On Christian Perfection
"He Who Welcomes the Lord in His Life ... Can Begin Again"
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VATICAN CITY, FEB. 20, 2011 (Zenit.org).- Here is a translation of the address Benedict XVI gave today before and after praying the midday Angelus with those gathered in St. Peter's Square.
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Dear brothers and sisters!
On this seventh Sunday of Ordinary Time the biblical readings speak to us about God’s will to make men participants in his life: “Be holy because I the Lord your God am holy,” we read in the Book of Leviticus (19:1). With these words and the precepts that follow from them, the Lord invited the Chosen People to be faithful to the covenant with him, walking in his ways, and established the social legislation on the commandment that says that “you will love your neighbor as yourself” (Leviticus 19:18). If we listen, then, to Jesus in whom God took on a mortal body to become every man’s neighbor and reveal his infinite love for us, we hear again that same call, that same objective audacity. The Lord, in fact, says: “Be perfect as your Father in heaven is perfect” (Matthew 5:48). But who can become perfect? Our perfection is to live as children of God in humility concretely doing his will. St. Cyprian wrote that “to God’s paternity there must correspond a conduct as children of God so that God might be glorified and praised by man’s good conduct” (De zelo et livore, 15: CCL 3a, 83).
In what way can we imitate Jesus? Jesus himself says: “Love your enemies and pray for those who persecute you so that you will be children of your Father who is in heaven” (Matthew 5:44-45). He who welcomes the Lord in his life and loves him with all of his heart can begin again. He is able to do God’s will: to realize a new form of existence animated by love and destined for eternity. Paul the Apostle adds: “Do you not know that you are God’s temple and that God’s Spirit lives in you?” (1 Corinthians 3:16). If we are truly aware of this reality and our life is deeply formed by it, then our witness becomes clear, eloquent and efficacious. An [early Christian] author wrote: “When the whole being of man is mixed, so to speak, with God’s love, then his soul’s splendor is also reflected on the outside” (John Climacus, “Scala Paradisi,” XXX: PG 88, 1157 B), in the whole of his life. “Love is a great thing,” we read in “The Imitation of Christ,” [it is] “a good that makes every heavy thing light and easily endures every hardship. Love aspires to sail on high, not to be held back by any earthly thing. It is born of God and only in God can it find rest” (III, V, 3).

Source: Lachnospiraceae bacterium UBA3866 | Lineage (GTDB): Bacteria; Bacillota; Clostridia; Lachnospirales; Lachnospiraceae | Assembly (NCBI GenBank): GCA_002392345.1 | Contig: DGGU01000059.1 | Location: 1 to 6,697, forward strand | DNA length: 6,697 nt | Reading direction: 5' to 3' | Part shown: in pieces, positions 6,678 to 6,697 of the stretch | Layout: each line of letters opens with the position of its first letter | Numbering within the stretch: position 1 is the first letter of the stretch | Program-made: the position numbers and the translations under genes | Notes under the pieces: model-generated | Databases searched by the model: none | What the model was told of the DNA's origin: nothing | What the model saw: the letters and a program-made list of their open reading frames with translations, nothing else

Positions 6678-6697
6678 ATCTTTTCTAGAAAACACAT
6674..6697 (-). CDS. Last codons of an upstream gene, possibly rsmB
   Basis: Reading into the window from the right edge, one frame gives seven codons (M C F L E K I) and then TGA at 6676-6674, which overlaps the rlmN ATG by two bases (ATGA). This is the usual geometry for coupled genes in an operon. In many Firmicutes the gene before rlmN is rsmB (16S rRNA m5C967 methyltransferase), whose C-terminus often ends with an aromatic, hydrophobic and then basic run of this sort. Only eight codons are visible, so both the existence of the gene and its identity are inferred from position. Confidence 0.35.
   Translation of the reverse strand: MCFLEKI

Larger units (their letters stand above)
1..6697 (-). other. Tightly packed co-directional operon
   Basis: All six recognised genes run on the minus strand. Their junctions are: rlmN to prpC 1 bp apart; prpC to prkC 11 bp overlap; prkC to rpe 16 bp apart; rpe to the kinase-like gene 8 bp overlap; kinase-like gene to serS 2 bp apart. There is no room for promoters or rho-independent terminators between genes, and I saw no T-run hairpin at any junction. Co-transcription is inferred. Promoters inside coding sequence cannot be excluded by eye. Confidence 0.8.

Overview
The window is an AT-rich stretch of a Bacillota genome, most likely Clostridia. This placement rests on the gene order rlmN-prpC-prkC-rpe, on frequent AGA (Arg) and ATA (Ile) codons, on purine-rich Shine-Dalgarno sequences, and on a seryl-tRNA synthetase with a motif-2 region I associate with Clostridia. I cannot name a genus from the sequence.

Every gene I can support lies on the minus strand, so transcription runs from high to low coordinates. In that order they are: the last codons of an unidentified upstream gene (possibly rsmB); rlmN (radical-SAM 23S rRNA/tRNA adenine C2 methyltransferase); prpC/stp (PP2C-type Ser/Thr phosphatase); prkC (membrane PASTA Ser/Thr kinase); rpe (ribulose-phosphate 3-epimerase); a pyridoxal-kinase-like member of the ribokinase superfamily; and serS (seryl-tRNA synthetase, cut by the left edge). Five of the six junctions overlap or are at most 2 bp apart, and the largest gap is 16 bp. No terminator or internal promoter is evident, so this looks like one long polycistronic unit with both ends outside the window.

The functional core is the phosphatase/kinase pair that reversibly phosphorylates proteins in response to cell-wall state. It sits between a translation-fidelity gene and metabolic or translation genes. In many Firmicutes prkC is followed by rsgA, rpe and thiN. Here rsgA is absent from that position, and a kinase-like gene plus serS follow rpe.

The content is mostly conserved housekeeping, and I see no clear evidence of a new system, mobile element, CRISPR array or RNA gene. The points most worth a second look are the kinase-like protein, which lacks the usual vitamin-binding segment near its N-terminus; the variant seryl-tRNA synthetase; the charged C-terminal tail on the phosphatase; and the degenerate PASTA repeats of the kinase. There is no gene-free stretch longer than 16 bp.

Dear friends, the day after tomorrow, Feb. 22, we will celebrate the Feast of the Chair of St. Peter. To him, the first among the Apostles, Christ entrusted the task of Teacher and Shepherd for the spiritual guidance of the People of God, so that they might be raised up to heaven. Thus, I exhort all pastors “to assimilate that ‘new style of life’ which was inaugurated by the Lord Jesus and taken up by the Apostles” (“Letter Proclaiming a Year for Priests”). We call on the Virgin Mary, Mother of God and of the Church, that she teach us how to love each other and to welcome each other as brothers, children of the same heavenly Father.
[After the recitation of the Angelus the Holy Father greeted the faithful in several languages. In English he said:]
I offer heartfelt greetings to all the English-speaking visitors present at today’s Angelus! In particular I greet the young singers from the Cardinal Vaughan Memorial School in London. The Cardinal’s motto, “Amare et Servire," is a beautiful expression of the Christian way of life. We are all called to love unconditionally, as today’s Gospel reminds us, and to place ourselves generously at the service of our neighbor. Upon everyone here today, and upon your families and loved ones at home, I invoke God’s abundant blessings.
© Copyright 2011 - Libreria Editrice Vaticana
[Concluding in Italian, he said:]
I wish everyone a good Sunday and a good week. Thanks for your attention. Have a good Sunday, goodbye!
[Translation by Joseph G. Trabbic]